Keep length of school year intact
Somehow, a proposal that should have been relatively benign in regard to public schools became one that could reduce the amount of time students are being taught. That is the last thing West Virginians need.
Early in the Legislature’s annual regular session, Delegate John Kelly, R-Wood, introduced a bill intended to require that schools open no sooner than Sept. 1 of each year and end no later than May 31. Assuming some allowance is made for inclement weather, that should be achievable.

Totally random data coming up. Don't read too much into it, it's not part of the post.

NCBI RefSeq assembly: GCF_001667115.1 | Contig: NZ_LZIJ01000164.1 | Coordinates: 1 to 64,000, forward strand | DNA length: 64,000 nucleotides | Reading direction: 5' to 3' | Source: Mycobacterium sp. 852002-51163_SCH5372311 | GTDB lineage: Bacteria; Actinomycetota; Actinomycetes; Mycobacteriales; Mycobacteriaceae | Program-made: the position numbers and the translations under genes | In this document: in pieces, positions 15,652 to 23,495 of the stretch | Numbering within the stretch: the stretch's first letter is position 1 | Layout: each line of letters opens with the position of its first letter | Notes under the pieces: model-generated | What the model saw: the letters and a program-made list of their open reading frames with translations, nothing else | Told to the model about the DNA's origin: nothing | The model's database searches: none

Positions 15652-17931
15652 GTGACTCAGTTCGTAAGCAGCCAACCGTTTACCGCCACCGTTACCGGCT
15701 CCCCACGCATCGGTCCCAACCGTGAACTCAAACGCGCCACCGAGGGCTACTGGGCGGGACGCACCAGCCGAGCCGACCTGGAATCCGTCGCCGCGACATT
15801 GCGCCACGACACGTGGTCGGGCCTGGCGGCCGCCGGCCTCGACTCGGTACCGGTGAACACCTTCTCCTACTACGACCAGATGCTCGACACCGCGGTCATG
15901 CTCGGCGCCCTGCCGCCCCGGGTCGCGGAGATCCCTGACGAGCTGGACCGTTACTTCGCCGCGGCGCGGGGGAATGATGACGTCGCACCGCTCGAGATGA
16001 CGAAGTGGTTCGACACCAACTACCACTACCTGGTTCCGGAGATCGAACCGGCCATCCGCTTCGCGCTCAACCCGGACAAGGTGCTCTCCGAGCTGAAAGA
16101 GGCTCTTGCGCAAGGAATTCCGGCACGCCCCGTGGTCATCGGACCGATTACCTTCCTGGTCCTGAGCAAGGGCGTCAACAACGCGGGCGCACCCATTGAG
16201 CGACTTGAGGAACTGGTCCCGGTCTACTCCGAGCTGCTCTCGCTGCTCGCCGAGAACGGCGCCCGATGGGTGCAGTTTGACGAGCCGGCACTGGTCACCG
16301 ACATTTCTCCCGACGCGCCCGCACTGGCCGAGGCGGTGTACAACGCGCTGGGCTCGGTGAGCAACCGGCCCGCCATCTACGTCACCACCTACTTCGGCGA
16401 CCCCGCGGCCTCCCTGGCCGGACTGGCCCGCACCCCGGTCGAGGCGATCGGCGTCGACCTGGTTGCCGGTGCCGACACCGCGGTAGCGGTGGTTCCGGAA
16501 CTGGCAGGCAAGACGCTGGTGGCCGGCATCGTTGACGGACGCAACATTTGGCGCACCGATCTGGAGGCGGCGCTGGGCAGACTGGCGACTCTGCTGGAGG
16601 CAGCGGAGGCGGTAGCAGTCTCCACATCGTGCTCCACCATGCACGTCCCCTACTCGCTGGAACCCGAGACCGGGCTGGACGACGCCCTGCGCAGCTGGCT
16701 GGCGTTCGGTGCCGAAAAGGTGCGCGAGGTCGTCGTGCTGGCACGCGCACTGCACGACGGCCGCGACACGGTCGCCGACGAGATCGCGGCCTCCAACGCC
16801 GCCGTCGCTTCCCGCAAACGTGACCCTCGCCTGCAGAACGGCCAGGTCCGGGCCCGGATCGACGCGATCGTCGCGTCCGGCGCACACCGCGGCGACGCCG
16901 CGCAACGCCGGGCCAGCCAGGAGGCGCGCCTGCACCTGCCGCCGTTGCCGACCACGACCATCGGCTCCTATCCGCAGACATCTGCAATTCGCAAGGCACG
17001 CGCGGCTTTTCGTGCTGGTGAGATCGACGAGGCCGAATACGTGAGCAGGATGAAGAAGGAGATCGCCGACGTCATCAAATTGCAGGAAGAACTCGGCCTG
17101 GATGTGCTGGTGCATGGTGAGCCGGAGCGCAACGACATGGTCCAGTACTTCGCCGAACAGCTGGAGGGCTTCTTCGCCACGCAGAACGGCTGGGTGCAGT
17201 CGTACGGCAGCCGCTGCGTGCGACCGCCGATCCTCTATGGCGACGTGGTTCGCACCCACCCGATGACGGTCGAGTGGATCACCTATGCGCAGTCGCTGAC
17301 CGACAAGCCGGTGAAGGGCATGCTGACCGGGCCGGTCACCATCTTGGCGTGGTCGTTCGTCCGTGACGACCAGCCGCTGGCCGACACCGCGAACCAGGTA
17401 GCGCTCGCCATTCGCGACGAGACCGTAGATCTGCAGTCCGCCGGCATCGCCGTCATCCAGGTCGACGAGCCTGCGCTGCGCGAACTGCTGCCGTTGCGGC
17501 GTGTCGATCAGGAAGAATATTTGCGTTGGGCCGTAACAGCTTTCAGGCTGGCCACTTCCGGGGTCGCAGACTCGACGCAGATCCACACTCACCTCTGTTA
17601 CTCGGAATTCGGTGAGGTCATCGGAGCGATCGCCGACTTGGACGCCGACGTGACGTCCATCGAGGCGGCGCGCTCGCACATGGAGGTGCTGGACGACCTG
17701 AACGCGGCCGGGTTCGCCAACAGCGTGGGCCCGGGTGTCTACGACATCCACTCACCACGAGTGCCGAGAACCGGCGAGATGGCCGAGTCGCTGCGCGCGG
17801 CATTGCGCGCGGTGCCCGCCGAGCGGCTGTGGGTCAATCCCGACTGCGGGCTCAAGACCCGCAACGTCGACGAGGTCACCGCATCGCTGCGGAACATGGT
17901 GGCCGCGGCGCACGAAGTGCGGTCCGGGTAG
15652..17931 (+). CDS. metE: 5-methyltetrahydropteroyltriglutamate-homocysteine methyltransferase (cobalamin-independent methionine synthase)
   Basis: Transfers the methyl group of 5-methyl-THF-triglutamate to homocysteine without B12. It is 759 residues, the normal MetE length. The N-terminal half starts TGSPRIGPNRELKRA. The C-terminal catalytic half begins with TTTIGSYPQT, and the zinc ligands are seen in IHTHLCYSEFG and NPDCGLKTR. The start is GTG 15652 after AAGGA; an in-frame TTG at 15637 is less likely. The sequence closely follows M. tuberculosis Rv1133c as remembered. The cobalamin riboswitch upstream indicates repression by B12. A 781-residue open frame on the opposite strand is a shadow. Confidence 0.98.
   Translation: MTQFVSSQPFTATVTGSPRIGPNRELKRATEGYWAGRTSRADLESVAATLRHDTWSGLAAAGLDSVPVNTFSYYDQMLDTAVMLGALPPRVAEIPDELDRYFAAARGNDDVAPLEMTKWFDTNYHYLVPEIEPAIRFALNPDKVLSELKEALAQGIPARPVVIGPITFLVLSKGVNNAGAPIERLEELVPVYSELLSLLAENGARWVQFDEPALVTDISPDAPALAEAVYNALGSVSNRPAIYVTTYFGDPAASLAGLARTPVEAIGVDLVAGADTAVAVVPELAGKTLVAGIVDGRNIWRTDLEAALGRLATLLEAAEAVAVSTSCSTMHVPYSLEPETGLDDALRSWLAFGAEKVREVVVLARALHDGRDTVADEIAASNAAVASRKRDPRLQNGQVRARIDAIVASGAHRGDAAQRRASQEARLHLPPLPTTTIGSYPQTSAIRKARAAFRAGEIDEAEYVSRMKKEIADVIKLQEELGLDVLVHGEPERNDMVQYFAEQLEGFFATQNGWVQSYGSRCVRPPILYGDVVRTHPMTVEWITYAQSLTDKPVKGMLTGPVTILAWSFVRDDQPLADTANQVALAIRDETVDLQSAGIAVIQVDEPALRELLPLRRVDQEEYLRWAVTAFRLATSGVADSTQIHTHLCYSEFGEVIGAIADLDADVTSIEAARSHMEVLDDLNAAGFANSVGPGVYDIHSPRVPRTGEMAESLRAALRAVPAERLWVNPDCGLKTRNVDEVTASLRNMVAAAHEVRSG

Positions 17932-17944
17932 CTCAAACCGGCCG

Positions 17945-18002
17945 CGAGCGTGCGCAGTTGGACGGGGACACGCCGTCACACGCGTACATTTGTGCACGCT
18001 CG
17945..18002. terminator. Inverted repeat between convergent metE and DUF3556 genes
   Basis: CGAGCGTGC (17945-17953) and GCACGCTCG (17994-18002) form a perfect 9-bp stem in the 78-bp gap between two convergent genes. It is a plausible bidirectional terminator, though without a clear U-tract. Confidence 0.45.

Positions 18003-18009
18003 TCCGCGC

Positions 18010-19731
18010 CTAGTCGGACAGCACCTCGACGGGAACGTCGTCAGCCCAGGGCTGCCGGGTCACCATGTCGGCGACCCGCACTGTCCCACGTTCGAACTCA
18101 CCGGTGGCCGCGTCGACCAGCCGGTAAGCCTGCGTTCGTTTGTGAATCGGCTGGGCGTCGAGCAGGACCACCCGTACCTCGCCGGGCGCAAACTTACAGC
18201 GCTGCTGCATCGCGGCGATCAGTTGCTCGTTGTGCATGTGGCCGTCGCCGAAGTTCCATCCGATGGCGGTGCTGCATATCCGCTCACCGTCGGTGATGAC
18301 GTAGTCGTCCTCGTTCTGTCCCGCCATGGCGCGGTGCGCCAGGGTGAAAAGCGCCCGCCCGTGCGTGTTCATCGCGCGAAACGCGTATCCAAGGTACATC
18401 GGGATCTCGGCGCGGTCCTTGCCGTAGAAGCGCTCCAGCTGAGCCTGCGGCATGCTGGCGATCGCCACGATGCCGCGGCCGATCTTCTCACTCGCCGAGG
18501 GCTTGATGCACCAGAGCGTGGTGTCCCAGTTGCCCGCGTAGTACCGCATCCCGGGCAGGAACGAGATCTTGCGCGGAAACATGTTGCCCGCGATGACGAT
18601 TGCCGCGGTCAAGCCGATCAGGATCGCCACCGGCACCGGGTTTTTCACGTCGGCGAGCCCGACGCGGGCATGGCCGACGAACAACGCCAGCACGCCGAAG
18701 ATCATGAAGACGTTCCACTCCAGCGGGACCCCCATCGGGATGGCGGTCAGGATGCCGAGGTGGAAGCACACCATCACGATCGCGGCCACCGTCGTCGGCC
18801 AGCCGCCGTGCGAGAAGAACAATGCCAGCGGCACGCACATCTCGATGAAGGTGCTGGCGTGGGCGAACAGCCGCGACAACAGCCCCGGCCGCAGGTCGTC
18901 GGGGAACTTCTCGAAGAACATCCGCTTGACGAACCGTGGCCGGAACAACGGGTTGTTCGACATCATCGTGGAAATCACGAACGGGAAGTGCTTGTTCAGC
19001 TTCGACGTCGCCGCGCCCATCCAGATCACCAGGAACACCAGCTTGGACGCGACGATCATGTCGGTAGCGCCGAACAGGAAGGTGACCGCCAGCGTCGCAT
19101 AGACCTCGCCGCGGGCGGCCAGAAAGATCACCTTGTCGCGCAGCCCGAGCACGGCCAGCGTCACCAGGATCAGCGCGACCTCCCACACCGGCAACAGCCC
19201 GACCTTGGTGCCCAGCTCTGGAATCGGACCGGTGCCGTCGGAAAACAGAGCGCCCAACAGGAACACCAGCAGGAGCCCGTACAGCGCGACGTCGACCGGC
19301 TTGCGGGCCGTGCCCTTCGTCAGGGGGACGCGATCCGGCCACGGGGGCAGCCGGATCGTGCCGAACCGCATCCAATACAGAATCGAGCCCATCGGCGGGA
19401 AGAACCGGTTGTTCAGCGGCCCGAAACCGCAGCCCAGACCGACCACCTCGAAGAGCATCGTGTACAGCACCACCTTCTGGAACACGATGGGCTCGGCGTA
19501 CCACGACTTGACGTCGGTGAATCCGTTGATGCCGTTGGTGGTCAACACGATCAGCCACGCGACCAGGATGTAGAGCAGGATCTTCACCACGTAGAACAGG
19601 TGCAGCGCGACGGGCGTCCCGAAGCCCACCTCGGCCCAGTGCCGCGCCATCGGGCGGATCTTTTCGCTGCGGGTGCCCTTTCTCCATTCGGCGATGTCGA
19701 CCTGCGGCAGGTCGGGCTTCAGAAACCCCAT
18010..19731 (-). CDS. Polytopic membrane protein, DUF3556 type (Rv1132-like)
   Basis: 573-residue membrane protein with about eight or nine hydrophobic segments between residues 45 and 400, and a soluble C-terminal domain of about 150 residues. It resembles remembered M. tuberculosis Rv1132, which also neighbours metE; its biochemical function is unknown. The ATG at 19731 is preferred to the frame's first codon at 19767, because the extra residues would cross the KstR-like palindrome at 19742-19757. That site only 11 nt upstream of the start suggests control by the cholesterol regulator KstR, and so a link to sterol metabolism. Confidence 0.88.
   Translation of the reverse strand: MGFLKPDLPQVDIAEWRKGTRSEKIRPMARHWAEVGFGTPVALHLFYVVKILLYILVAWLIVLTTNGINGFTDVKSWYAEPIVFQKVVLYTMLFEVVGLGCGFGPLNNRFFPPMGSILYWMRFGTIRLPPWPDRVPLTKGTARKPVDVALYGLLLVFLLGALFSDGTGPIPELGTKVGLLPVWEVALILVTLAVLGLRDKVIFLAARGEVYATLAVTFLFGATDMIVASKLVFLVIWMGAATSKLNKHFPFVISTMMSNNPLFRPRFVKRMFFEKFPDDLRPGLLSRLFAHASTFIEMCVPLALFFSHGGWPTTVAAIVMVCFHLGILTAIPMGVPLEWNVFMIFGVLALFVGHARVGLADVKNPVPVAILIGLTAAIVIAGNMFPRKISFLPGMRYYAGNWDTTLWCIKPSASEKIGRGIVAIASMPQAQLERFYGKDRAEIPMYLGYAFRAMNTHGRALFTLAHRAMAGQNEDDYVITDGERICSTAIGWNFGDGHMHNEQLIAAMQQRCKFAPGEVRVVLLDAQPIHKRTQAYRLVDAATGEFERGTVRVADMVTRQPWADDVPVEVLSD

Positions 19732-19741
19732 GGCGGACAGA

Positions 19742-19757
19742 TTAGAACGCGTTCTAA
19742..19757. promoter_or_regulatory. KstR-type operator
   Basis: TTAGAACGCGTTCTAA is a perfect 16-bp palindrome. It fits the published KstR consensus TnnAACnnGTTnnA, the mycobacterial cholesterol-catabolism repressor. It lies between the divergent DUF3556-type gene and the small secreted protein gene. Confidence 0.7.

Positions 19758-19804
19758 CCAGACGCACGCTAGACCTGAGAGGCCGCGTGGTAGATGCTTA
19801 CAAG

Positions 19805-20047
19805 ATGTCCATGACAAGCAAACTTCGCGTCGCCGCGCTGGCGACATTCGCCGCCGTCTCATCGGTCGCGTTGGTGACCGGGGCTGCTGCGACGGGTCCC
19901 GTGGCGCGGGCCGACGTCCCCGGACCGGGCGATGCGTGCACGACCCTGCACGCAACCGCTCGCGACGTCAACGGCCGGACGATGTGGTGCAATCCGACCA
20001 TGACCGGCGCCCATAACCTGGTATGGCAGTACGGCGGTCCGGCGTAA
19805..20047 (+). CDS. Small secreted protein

But during the legislative process, something happened to Kelly’s bill, which is HB 2433. An amendment was made, reducing the number of required days of instruction in public schools. The current mandate is for 180 days. Only 170 would be needed to comply with HB 2433, should it be enacted.
Proponents of that change argue it would not be detrimental to the education process. How is that possible? Cutting two full weeks of classes out of the schedule would have to have an effect.
Kelly’s bill is moving through the House this week. Some lawmakers want to pass it, but to leave the 180-day rule in place. Kelly, pointing out the 170-day change “was never part of my original bill,” agrees with the 180-day stipulation.
Good. Lawmakers should not enact HB 2433 in a form that gives teachers less time to teach.